Desperate times as Kenyans dig deep to afford expensive medical treatment

medical treatment

Prices of key imported medical supplies, including lifesaving cancer, hypertension, and kidney ailment medicines, have shot up significantly due to the weakening shilling.

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A persistent surge in the cost of healthcare in Kenya has triggered a flurry of desperate measures by households scrambling to source funds to support the treatment of their ailing kin.

From fundraising through mobile money paybill numbers and social media platforms such as WhatsApp, to surrendering assets as collateral to medical service providers, Kenyans are facing tough times as medical bills continue to rise sharply in the wake of a weakening shilling that has seen the price of medical consumables rise by an average 15 per cent in the past year alone.

Official data shows that registrations for medical fundraisers on Safaricom’s Lipa na M-Pesa short-term paybill service have risen significantly as more families scramble to raise resources for the treatment of their kin.

“We had 557 active short-term Pay Bills for the last 12 months to April 2023,” Safaricom told Nation. The Lipa na M-Pesa paybill service has four fund options — medical, education, funeral, and wedding. Registration for medical fundraising comes with stringent terms, with applicants required to provide certified supporting documents from a hospital or doctor treating a patient as proof of necessity.

Besides the medical fund pay bills, WhatsApp fundraiser groups have also risen sharply as thousands of households turn to informal groups including family, friends, and colleagues at the workplace and other social circles to raise healthcare funds.

Ms Akinyi Otieno, a 41-year-old with stage-two breast cancer, is among thousands of Kenyans who have taken to WhatsApp to raise funds for medication as her hopes of finishing treatment dim by the day. She is seeking help to buy Herceptin—an approved drug for the treatment of early-stage HER2 positive breast cancer.

"Last Tuesday, I was told the cost of Herceptin has gone up by Sh60,000. I have exhausted my NHIF [National Health Insurance Fund] limit [as well as] my husband's. If I had land, I'd offer the title deed as collateral, but I don't own any land," she posted on various WhatsApp groups.

"My next appointment is May 2. I'm appealing to you to help me by linking me to any well-wishers, organisations, or partners to help me raise about Sh330,000 for the next three sessions after which another financial year would have reached for NHIF to approve payment of the last two sessions," she wrote in the message.

Enquiries among hospital administrators, especially the privately-owned ones, also revealed a trend that is gaining popularity where families are offering to deposit collateral such as land title deeds and motor vehicle logbooks as they source funds to offset medical bills.

“We’ve seen an increasing number of people now requesting negotiated payment plans because they lack ready cash, especially in emergency cases or long-drawn treatment sessions. A common plan presented by such groups is that an amount of money is deposited with the hospital to start off treatment upon deposit of collateral such as title deeds or car log books, then the rest of the amount cleared over time,” an executive at a private hospital in Kisumu told Nation.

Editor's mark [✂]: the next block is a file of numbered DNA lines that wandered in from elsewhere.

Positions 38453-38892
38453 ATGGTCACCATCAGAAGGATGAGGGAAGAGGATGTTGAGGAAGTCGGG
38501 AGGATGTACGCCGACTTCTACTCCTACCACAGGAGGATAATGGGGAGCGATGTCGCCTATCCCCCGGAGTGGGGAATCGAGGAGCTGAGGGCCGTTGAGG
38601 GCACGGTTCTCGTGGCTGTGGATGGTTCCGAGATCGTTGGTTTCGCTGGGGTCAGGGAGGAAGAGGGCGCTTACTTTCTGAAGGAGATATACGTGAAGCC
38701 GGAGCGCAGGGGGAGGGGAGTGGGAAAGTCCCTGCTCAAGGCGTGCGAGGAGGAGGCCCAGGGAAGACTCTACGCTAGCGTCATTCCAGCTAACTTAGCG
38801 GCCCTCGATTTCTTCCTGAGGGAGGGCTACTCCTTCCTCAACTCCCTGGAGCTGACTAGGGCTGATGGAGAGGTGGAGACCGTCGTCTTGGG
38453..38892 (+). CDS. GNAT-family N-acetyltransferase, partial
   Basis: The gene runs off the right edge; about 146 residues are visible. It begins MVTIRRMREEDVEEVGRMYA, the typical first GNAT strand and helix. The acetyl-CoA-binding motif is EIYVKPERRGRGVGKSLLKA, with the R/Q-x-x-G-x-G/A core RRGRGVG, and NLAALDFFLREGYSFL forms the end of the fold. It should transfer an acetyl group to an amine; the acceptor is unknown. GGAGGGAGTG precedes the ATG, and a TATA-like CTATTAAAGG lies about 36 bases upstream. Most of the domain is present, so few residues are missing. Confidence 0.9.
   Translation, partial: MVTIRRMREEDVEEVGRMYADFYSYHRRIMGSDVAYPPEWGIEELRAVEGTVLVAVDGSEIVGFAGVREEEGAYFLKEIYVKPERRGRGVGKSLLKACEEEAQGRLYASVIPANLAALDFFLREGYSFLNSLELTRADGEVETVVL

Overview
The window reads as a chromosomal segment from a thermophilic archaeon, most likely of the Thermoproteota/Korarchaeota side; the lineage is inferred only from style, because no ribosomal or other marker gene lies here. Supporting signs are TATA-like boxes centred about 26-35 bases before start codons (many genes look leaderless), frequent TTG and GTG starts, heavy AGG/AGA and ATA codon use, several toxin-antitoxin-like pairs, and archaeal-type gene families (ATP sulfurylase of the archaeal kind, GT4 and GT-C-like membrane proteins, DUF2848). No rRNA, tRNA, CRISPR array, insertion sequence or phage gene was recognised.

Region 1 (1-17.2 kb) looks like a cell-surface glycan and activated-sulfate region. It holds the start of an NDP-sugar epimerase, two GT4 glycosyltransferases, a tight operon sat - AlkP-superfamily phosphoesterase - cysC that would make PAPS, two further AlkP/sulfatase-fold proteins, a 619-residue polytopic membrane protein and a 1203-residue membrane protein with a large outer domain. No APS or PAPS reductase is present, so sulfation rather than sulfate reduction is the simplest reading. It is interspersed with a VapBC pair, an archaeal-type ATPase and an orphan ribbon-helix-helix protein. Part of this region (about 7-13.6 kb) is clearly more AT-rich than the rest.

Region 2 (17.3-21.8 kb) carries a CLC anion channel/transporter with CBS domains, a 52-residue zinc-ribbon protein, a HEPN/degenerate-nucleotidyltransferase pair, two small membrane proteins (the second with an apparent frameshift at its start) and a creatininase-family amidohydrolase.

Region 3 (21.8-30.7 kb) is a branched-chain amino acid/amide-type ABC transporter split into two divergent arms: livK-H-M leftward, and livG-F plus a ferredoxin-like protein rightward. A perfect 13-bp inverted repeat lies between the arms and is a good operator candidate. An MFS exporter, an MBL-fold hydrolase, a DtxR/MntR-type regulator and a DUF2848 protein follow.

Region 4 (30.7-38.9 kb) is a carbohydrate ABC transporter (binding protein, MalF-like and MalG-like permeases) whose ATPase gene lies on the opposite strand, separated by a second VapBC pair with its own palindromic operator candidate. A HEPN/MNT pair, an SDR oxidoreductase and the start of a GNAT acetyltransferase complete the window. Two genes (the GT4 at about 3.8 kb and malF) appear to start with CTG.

“It is a desperate situation for both patients and hospitals because, on the one hand, we have to save lives, but the flip side is that we have to avoid the risk of incurring bad debt and liquidity challenges. Having a stash of title deeds is no guarantee that the debt will be recovered and some health institutions, including ours, are reluctant to go down that route,” he added.

In another trend, families are depositing title deeds in banks as collateral for loans to offset hospital bills.

Mr Ribin Ondwari, a partner and head of real estate, banking, and financial services at Ashitiva Advocates in Nairobi, said lawyers have witnessed an increase in the number of clients asking for land transactions to be hastened so that the banks can release money in time to pay hospital bills.

“What we’ve seen happening is more lending from banks to pay for treatment or hospital bills,” he said.

Ms Njeri Jomo, the chief executive officer at Jubilee Health Insurance, told Nation that many health service providers are now willing to negotiate flexible payment plans with patients and urged families to explore them.

“Patients can reduce their medical expenses by discussing payment plans with their healthcare providers. Many providers are willing to work with patients to develop a manageable payment plan that fits their budget,” said Ms Njomo.

“Patients should consider investing in comprehensive medical insurance policies that adequately cover their healthcare needs. A good medical insurance policy can help patients manage their medical expenses by covering a significant portion of their healthcare costs. Managing medical expenses can be challenging, but patients can take proactive steps to stay afloat,” she added.

Prices of key imported medical supplies, including lifesaving cancer, hypertension, and kidney ailment medicines, have shot up significantly due to the weakened shilling, even as vendors continued to send notices to hospitals informing them of the revised pricing.

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